B. Shen, P. Wang, R. Polson, and R. Menon, “An integrated-nanophotonics polarization beamsplitter with 2.4 × 2.4  μm2 footprint,” Nat. Photonics 9, 378–382 (2015).
[Crossref]

Winn, J. N.

Yablonovitch, E.

Yegnanarayanan, S.

Zhang, W.

X. Guo, W. Zhang, and W. Zhong, “Explicit feature control in structural topology optimization via level set method,” Comput. Methods Appl. Mech. Engrg. 272, 354–378 (2014).
[Crossref]

Zhong, W.

X. Guo, W. Zhang, and W. Zhong, “Explicit feature control in structural topology optimization via level set method,” Comput. Methods Appl. Mech. Engrg. 272, 354–378 (2014).
[Crossref]

Appl. Opt. (1)

Astrophys. J. (2)

E. M. Purcell and C. R. Pennypacker, “Scattering and absorption of light by nonspherical dielectric grains,” Astrophys. J. 186, 705 (1973).
[Crossref]

B. T. Draine, “The discrete-dipole approximation and its application to interstellar graphite grains,” Astrophys. J. 333, 848–872 (1988).
[Crossref]

Comput. Methods Appl. Mech. Engrg. (1)

X. Guo, W. Zhang, and W. Zhong, “Explicit feature control in structural topology optimization via level set method,” Comput. Methods Appl. Mech. Engrg. 272, 354–378 (2014).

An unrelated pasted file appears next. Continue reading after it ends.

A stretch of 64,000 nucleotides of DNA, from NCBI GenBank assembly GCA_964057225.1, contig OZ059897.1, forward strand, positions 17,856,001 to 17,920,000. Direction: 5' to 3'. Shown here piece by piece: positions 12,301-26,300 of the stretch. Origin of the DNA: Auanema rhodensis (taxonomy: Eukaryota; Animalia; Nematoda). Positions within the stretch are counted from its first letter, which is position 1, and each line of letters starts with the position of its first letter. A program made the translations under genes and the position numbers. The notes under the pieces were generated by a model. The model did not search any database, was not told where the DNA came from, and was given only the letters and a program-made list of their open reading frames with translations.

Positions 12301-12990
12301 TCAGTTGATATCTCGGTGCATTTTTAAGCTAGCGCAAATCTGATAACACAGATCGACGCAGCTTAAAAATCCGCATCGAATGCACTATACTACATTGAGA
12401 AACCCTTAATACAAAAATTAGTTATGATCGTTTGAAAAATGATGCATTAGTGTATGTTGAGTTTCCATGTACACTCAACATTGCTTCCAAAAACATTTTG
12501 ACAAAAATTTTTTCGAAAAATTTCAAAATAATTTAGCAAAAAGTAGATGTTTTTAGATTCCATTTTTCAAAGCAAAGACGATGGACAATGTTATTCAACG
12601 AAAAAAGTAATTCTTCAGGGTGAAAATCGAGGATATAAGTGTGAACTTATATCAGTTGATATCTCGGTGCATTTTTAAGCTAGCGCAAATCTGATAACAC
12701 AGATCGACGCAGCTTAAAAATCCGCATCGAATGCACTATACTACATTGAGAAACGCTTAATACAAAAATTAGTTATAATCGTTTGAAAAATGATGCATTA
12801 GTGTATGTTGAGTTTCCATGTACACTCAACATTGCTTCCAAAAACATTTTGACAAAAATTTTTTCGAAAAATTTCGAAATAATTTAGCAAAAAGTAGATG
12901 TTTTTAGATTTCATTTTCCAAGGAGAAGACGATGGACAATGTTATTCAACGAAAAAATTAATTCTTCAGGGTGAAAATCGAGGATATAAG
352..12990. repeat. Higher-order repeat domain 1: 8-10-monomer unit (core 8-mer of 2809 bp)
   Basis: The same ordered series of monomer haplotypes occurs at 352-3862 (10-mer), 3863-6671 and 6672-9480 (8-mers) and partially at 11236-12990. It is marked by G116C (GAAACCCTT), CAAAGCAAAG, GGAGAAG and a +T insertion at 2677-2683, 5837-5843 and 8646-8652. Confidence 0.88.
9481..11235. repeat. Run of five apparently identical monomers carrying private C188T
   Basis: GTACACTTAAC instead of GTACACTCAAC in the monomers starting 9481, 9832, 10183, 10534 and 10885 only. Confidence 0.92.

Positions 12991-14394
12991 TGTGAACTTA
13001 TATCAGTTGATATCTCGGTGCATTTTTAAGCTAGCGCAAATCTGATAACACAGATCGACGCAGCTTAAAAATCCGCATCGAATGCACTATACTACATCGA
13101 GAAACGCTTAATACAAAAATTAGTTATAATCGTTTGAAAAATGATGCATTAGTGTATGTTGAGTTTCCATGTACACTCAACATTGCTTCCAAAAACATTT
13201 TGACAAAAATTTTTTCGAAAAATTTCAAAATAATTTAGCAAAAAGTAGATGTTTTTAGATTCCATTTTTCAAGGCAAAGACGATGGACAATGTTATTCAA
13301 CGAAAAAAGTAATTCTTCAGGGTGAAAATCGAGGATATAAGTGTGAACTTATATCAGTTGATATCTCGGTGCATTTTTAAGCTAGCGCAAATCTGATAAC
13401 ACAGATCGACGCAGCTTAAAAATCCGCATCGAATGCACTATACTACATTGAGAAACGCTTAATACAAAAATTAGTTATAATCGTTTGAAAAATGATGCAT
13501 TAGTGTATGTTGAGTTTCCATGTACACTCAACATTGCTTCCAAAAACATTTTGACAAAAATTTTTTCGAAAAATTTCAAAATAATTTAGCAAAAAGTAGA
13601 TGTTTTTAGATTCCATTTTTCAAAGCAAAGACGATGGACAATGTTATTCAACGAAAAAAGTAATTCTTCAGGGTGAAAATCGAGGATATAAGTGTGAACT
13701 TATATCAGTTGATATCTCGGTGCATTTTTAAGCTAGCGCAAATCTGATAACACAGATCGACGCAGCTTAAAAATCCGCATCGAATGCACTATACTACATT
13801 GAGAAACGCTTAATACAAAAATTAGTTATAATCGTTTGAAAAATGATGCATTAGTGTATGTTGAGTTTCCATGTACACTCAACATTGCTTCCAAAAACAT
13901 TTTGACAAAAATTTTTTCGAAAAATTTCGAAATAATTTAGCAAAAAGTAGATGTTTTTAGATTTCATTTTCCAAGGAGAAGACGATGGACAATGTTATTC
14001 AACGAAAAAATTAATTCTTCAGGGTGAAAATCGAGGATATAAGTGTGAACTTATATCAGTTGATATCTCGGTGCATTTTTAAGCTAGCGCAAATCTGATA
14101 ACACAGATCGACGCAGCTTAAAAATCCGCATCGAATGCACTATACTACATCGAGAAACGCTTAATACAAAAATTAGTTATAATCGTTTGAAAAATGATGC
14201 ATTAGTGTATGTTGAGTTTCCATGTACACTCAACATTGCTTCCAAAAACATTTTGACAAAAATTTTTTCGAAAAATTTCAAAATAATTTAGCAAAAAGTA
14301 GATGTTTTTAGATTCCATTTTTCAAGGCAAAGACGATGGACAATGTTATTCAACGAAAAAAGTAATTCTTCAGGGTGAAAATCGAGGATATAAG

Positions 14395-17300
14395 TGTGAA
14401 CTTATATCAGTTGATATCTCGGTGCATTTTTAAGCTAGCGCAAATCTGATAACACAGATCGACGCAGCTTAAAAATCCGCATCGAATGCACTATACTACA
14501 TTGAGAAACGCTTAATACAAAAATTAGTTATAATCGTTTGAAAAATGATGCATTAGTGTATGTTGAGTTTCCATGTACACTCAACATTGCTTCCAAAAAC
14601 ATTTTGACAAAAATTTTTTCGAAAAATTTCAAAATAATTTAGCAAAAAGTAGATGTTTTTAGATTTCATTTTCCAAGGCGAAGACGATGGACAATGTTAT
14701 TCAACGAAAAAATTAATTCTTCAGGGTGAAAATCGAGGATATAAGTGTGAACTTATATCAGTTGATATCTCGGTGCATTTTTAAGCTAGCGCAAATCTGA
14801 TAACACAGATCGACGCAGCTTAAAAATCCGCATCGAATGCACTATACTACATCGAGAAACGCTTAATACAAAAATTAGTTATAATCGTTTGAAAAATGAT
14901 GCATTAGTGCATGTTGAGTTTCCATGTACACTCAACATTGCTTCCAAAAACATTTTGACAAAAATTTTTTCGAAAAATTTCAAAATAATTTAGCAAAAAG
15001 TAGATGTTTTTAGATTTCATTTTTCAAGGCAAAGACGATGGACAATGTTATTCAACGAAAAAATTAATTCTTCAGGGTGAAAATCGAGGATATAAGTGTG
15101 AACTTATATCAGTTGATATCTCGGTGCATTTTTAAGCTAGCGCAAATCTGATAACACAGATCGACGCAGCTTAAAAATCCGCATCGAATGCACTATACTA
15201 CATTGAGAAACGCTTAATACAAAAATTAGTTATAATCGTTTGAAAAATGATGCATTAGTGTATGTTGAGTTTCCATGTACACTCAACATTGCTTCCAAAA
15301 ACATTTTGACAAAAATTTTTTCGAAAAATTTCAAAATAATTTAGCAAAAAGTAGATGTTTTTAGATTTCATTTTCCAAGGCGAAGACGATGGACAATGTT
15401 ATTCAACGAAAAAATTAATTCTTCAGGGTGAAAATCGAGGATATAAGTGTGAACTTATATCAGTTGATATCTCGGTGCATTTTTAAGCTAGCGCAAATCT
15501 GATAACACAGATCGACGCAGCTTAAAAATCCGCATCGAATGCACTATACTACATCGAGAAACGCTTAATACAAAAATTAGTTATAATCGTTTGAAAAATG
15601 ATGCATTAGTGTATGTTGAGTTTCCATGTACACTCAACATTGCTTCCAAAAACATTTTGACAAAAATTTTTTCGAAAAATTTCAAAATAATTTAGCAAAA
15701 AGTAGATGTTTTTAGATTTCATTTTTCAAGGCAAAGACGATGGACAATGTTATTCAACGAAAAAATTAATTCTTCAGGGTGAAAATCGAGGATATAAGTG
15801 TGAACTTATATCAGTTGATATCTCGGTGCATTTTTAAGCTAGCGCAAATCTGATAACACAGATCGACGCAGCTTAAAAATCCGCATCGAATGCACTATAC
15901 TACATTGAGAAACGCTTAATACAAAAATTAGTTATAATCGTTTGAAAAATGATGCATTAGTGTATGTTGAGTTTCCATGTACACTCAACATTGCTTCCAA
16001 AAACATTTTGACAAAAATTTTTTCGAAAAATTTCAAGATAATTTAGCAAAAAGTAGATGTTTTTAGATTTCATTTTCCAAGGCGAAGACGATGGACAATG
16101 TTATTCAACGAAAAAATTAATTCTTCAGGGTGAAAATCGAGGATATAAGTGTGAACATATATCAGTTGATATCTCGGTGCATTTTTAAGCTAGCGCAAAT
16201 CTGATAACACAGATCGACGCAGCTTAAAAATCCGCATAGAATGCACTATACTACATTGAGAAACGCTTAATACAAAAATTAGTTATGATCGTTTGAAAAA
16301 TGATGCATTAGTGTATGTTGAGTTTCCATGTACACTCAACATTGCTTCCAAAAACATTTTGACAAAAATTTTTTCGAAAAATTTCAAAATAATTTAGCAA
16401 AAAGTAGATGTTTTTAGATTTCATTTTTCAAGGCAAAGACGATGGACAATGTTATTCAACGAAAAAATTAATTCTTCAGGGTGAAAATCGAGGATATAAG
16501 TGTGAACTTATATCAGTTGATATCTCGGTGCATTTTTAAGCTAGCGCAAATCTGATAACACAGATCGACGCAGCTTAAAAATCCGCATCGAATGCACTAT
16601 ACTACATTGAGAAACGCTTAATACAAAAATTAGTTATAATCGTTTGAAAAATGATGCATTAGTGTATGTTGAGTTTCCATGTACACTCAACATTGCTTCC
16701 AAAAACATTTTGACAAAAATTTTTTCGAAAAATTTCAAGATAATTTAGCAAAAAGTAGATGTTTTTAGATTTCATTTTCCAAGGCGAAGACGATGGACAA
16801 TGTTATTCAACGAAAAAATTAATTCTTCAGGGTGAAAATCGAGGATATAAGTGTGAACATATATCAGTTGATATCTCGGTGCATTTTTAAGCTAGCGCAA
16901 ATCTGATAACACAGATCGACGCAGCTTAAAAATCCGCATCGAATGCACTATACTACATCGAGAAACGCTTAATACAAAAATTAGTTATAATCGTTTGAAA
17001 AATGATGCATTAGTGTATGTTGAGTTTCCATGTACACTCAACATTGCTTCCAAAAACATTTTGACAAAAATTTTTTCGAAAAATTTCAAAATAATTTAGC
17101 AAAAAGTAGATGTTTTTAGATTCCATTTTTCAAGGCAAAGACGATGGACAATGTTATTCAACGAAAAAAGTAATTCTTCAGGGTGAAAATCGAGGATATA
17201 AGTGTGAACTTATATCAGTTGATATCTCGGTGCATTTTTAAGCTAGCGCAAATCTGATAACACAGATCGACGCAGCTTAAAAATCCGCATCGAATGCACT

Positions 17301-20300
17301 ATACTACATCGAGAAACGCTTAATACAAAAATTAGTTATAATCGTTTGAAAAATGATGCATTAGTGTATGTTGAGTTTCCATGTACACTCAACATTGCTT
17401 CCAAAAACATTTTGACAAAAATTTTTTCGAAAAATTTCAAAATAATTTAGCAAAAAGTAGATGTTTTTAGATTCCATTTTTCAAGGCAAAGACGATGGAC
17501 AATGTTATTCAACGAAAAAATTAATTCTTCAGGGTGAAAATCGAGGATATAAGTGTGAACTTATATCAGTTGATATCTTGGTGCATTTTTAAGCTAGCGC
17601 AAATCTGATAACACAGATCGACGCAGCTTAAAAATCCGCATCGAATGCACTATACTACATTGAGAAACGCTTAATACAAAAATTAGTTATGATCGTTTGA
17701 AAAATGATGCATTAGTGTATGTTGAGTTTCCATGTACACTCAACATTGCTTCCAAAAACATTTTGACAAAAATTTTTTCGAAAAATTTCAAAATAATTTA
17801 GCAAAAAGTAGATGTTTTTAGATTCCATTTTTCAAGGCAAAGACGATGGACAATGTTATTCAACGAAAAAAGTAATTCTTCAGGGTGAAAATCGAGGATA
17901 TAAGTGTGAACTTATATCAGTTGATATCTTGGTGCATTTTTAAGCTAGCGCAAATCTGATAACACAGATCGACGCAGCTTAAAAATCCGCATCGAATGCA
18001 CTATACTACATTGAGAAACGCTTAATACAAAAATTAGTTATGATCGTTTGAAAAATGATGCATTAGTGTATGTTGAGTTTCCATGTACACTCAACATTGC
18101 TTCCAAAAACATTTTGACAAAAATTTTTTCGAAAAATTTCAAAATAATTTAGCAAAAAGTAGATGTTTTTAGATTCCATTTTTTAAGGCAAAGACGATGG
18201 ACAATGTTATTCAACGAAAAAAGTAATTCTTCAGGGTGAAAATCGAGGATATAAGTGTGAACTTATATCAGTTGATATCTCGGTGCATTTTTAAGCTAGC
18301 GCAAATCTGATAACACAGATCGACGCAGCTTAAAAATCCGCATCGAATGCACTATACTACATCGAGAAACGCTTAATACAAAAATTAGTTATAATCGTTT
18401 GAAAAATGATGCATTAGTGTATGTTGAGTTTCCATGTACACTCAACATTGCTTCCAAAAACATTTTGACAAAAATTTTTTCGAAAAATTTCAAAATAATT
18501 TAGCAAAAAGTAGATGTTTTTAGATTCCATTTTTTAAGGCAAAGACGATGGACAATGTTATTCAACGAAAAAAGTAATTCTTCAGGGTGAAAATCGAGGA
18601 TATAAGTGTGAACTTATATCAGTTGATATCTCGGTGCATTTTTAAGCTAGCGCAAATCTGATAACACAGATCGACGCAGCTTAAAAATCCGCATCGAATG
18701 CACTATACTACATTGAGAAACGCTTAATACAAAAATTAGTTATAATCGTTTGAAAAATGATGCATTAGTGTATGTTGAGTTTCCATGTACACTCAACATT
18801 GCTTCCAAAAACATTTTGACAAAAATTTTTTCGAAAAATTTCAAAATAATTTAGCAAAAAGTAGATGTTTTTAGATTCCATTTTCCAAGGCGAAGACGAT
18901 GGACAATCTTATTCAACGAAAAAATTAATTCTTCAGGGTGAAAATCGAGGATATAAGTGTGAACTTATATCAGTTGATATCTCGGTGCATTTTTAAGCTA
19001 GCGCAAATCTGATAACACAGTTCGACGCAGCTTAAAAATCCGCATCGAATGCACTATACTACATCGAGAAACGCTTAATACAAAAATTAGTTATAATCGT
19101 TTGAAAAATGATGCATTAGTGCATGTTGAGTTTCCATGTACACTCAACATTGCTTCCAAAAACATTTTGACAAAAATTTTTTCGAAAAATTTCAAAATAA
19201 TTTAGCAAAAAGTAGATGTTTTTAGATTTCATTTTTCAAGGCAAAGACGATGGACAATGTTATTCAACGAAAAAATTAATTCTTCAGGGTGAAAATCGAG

[Crossref]

Evolution (1)

G. F. Oster, N. Shubin, J. D. Murray, and P. Alberch, “Evolution and morphogenetic rules: the shape of the vertebrate limb in ontogeny and phylogeny,” Evolution 42, 862–884 (1988).
[Crossref]

IEEE Trans. Microwave Theory Tech. (1)

N. K. Georgieva, S. Glavic, M. H. Bakr, and J. W. Bandler, “Feasible adjoint sensitivity technique for EM design optimization,” IEEE Trans. Microwave Theory Tech. 50, 2751–2758 (2002).
[Crossref]

Int. J. Numer. Methods Eng. (1)

P. D. Dunning and H. A. Kim, “A new hole insertion method for level set based structural topology optimization,” Int. J. Numer. Methods Eng. 93(1), 118–134 (2013).
[Crossref]

J. Comput. Phys. (2)

S. Osher and J. A. Sethian, “Fronts propagating with curvature-dependent speed: algorithms based on Hamilton–Jacobi formulations,” J. Comput. Phys. 79, 12–49 (1988).
[Crossref]

W. Shin and S. Fan, “Choice of the perfectly matched layer boundary condition for frequency–domain Maxwell’s equations solvers,” J. Comput. Phys. 231, 3406–3431 (2012).
[Crossref]

J. Opt. Soc. Am. A (1)

J. Opt. Soc. Am. B (2)

Nat. Photonics (2)

B. Shen, P. Wang, R. Polson, and R. Menon, “An integrated-nanophotonics polarization beamsplitter with 2.4 × 2.4  μm2 footprint,” Nat. Photonics 9, 378–382 (2015).
[Crossref]

A. Y. Piggott, J. Lu, K. G. Lagoudakis, J. Petykiewicz, T. M. Babinec, and J. Vučković, “Inverse design and demonstration of a compact and broadband on-chip wavelength demultiplexer,” Nat. Photonics 9, 374–377 (2015).
[Crossref]

Opt. Express (3)